As for you bringing McGrath's absence into the equation, by the same yardstick do you think the rest would have played the same way? So, if your answer is going to be a yes, I don't see any reason why the same cannot apply to Chopra, since his technical poweress has never been questioned. As for the dropped catches, I remember catches being dropped off Sehwag (one instance in successive balls, if I remember right). Can't remember Chopra being dropped by the Australian fielders!
To put Chopra's career into perpective, till the end of the Multan test, he had played 7 test matches making 413 runs @ 32. And someone we know to be one of the greatest ever to play this game, had scored 332 runs @ 33 at the same point in his career, gradually developing into someone who has scored 10134 @ 57.25 as we speak! And I think Chopra has the ability to score atleast 50 percent of those 10134 runs!
So, I will still say this, India can be England or Australia if we give players a longer selection run and stop making knee jerk changes of the kind i mentioned, the one involving Yuvraj, Chopra and Ganguly, a move that was clearly stop gap just to make sure Ganguly can play.

Off-topic question for vc: dude, do you comment as "VC" sometimes in other blogs or is that a different person?

Filtered Sambhar: Thanks :)

VC said...

'Selection policies' is everyone's pet peeve.
It all boils down to one thing - do you select based on career avgs or recent form??? I don't think there is a clear cut answer to that. Hence, I cannot say for sure whether dropping Chopra is definitely right or wrong. And since this is just a series with Zim, I shall ignore all selection idiosyncracies, such as including Agarkar.
Comparing him to the other batsmen in the team (the SRTs, Dravids, Yuvrajs etc.), all the others have shown flashes of brilliance (some more consistently than the others), with the numbers to back them up. I haven't seen this from Chopra.
That is precisely why I cannot do a straight compare between 413 in 7 tests @ 32 and 332 @ 33. If Chopra had done something equivalent to getting hit on the nose by a Waqar snorter and then coming back to hit a 50 against an attack with Waqar, Akram & Imran.... or something equivalent to tonking Abdul Qadir for consecutive sixes, then I can compare. I guess I am not as much a numbers guy as you.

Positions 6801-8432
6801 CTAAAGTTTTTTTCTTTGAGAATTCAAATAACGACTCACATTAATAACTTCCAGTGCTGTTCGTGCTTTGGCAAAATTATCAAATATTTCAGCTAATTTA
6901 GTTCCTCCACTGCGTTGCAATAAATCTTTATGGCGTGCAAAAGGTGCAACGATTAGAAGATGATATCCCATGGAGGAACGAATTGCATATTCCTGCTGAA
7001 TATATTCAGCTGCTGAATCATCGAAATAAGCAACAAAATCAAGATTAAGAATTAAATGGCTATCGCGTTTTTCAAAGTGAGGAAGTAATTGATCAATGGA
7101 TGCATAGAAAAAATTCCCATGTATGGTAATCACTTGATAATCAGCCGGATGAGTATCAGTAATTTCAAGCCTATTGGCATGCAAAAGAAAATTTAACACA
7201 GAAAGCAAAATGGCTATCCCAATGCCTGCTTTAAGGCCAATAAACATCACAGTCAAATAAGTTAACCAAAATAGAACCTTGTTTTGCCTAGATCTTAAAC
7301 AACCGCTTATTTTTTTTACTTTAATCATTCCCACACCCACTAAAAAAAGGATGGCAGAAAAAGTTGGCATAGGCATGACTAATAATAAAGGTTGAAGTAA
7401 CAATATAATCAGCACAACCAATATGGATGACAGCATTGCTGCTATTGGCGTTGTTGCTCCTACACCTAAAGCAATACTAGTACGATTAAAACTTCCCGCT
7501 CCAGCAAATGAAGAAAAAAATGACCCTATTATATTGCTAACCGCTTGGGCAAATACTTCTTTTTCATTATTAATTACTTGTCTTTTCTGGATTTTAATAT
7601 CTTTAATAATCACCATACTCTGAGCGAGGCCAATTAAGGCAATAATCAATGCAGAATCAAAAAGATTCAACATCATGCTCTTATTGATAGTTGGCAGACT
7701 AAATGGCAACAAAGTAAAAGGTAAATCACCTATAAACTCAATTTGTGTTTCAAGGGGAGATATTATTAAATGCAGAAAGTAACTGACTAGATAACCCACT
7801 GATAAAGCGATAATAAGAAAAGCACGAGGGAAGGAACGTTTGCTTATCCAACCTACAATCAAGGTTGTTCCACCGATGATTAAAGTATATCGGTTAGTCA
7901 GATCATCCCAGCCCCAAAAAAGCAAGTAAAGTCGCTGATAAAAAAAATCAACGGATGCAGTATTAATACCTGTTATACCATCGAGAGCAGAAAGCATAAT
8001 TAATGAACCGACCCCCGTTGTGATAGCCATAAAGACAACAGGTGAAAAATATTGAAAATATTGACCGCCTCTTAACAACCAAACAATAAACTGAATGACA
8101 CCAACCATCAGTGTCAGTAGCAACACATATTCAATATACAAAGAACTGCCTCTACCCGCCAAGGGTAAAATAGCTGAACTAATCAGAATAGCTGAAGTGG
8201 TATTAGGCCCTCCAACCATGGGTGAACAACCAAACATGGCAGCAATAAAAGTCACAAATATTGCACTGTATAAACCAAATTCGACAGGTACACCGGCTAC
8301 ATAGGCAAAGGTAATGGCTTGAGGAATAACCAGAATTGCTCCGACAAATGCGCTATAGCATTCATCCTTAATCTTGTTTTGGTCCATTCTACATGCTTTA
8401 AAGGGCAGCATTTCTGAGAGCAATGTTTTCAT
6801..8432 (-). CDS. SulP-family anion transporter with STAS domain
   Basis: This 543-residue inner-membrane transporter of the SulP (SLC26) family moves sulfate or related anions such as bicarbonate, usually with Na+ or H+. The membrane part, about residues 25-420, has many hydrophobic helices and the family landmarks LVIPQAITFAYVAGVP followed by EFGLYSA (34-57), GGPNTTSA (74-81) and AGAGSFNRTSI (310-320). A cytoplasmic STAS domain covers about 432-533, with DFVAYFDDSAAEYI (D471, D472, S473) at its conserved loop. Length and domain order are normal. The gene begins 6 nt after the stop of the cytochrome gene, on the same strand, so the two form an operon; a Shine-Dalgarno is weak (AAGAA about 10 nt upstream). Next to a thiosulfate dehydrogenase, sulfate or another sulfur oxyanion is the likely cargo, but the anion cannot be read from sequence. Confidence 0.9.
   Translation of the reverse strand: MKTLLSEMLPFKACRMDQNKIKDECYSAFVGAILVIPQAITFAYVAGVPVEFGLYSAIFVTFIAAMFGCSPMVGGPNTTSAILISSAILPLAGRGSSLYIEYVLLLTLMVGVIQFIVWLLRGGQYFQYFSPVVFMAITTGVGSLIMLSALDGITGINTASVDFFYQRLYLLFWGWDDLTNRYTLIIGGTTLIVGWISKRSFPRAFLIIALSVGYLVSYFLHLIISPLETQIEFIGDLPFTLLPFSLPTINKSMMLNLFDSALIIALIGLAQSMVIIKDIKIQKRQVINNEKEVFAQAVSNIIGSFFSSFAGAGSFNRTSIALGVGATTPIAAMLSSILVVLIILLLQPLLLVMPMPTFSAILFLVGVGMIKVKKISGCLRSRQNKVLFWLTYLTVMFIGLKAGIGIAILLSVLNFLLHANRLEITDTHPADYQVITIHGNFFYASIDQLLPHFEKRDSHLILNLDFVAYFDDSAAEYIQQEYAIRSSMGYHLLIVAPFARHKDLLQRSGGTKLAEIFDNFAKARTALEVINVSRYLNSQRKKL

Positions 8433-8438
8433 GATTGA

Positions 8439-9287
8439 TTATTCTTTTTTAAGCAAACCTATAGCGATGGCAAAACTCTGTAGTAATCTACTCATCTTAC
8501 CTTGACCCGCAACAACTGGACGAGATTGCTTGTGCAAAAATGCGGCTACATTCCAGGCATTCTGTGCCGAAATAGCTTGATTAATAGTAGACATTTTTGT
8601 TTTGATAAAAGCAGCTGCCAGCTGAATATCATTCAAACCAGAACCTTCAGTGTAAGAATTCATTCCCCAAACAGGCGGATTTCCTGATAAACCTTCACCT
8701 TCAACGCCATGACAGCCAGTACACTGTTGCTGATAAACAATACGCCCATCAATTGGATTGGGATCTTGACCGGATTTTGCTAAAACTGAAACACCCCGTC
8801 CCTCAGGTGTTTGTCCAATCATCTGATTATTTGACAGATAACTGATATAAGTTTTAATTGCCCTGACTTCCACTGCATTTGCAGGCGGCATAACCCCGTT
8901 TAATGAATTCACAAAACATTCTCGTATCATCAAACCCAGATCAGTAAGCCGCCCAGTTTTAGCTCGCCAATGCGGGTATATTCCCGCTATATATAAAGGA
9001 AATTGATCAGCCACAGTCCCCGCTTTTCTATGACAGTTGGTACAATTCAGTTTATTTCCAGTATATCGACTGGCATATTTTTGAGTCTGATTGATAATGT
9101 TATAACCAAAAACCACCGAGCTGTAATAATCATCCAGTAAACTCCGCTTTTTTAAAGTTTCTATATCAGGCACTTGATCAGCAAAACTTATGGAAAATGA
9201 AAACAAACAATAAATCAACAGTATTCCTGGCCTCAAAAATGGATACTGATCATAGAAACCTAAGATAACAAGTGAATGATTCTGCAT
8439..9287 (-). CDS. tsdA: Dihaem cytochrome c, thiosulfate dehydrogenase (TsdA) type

That said, based on the series in Aus, which I watched, I still think Chopra may be our best bet as an opening partner for Viru.

About the OT question - if you can click on 'VC' and see my profile page, then me.

anantha said...
This comment has been removed by a blog administrator.
anantha said...

vc: I am not a numbers guy either and some of the conclusions that I drew up from those very numbers I quote up there, seem to be shady. True, I mean, comparing Chopra with a SRT is stupidity, but I think my point was that Chopra was a long way off from actually proving whether that he was cut out, but he was deserving! And with 30 plus average after half a dozen test matches is not all that bad, certainly not enough to be dropped after a twin failure. Actually instead of SRT, mebbe I should have remembered Attapattu (the poster boy for similar issues, actually!).
Guy makes his debut in 1990, and over a period of 3 to 4 years, gets to the crease 6 times with a highest score of, get this, 1 run! Does not play for 2 years after that and comes back in 96-97 and hangs around for half a dozen test matches in a row with a highest score of 29 (and a overall average of 10)before hitting pay dirt with a century against India. Hasn't turned back ever since. His tally of double hundreds is bettered only by Bradman (12), Lara and Hammond (7 each). I think Attapattu and Chopra are a much better comparison. Techinically sound batsmen and get this, Attapattu is known to be a shaky starter, which Chopra does not seem to be!